chainmaille at the Arizona Ren Fest; I regretfully lost their business card
Ann Toebbe, “Margie and Neal,” 2012 mixed media on panel, 32 x 40 inches
I interviewed Chicago painter Ann Toebbe about her show at ebersmoore. When asked about the way she painted windows in her interior spaces, Toebbe replied: “A friend told me that he knows my world until he looks outside my house. I take a lot of liberty in painting the outdoor views that will be covered by curtains or partially hidden from view by furniture. I desperately want to paint loose and to be expressionistic and these obscured outdoor spaces give me the opportunity to be painterly. I use washy, sponged, and pooling paint in the window views in the newer work. Another clue that the room is a painting and isn’t grounded in reality.” Bailey Romain talks Public Collectors: “I may have been largely attracted by the gold sparkly cover when I picked up a copy of “Public Collectors” at Zine Fest a few weeks ago. The glittery paper is wonderfully complemented by the diagram of a fragmented and grimacing human face – shown both frontally and in profile, and topped by the caption “FEELING AND EMOTION IN EVERYDAY LIFE” (the image is scanned from “Psychology: The Fundamentals of Human Adjustment,” published 1946).”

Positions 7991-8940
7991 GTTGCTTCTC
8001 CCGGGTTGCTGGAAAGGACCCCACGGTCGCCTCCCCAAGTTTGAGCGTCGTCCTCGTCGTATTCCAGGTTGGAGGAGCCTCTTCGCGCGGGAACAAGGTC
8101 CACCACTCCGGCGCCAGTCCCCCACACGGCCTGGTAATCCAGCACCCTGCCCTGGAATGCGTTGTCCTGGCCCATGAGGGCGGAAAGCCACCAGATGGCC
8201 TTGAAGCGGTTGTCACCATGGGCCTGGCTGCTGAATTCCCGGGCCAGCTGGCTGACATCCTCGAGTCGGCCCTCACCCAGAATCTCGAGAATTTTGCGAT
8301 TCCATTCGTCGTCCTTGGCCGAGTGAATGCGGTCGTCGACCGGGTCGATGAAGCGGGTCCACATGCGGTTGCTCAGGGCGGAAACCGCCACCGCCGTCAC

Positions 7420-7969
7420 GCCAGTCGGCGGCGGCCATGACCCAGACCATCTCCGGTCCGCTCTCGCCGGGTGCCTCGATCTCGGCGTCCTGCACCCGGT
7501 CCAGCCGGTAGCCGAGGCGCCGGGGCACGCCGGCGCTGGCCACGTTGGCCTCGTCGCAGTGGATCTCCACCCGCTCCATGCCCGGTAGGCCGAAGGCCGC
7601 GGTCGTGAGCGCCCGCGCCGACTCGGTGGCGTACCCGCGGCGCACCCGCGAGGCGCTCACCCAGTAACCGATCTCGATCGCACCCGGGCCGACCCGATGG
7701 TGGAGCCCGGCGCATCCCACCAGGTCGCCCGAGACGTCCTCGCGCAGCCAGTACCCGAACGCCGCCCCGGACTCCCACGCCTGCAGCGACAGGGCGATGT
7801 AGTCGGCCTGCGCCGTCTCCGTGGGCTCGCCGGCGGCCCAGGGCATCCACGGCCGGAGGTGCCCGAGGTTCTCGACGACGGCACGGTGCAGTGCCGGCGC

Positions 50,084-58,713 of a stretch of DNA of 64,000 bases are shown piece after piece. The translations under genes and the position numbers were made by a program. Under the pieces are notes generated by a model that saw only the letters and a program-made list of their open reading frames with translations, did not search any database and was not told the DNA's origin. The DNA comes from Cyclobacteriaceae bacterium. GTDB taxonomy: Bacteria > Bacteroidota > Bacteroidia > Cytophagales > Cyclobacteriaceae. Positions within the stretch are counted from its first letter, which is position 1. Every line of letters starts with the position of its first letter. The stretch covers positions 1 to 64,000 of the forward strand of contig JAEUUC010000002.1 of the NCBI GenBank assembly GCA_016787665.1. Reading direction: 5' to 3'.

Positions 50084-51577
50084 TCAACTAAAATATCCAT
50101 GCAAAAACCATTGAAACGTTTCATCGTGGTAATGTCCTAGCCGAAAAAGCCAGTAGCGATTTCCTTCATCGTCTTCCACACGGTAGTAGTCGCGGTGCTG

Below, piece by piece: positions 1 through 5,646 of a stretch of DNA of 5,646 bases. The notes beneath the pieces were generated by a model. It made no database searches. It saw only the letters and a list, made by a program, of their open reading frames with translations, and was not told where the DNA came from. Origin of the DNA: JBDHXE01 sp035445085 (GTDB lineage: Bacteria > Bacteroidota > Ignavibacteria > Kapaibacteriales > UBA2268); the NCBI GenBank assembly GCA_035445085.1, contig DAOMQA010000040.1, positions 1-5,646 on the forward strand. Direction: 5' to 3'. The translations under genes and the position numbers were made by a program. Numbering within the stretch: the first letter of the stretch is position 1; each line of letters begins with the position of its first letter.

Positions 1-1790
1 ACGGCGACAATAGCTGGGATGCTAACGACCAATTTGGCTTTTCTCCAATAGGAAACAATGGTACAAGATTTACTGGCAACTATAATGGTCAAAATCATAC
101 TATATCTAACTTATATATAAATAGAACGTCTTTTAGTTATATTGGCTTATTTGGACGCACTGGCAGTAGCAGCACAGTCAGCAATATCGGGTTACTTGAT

Public Collectors is a self-proclaimed paper blog, as well as a website and Tumblr feed, that seeks to archive and make freely available material that may have no other venue: lists, conversations, collages, notes, fliers, temporary tattoos, classified ads, etc. “Public Collectors” is library, museum, zine, reference center, and studio simultaneously (and probably – necessarily – it is more then that as well).
I may have been largely attracted by the gold sparkly cover when I picked up a copy of “Public Collectors” at Zine Fest a few weeks ago. The glittery paper is wonderfully complemented by the diagram of a fragmented and grimacing human face – shown both frontally and in profile, and topped by the caption “FEELING AND EMOTION IN EVERYDAY LIFE” (the image is scanned from “Psychology: The Fundamentals of Human Adjustment,” published 1946).
A disparate and well curated collection of images and ephemera, it includes such gems as a handmade flier for a lost hat, and a photo of a sign featuring an image of the drag queen Divine.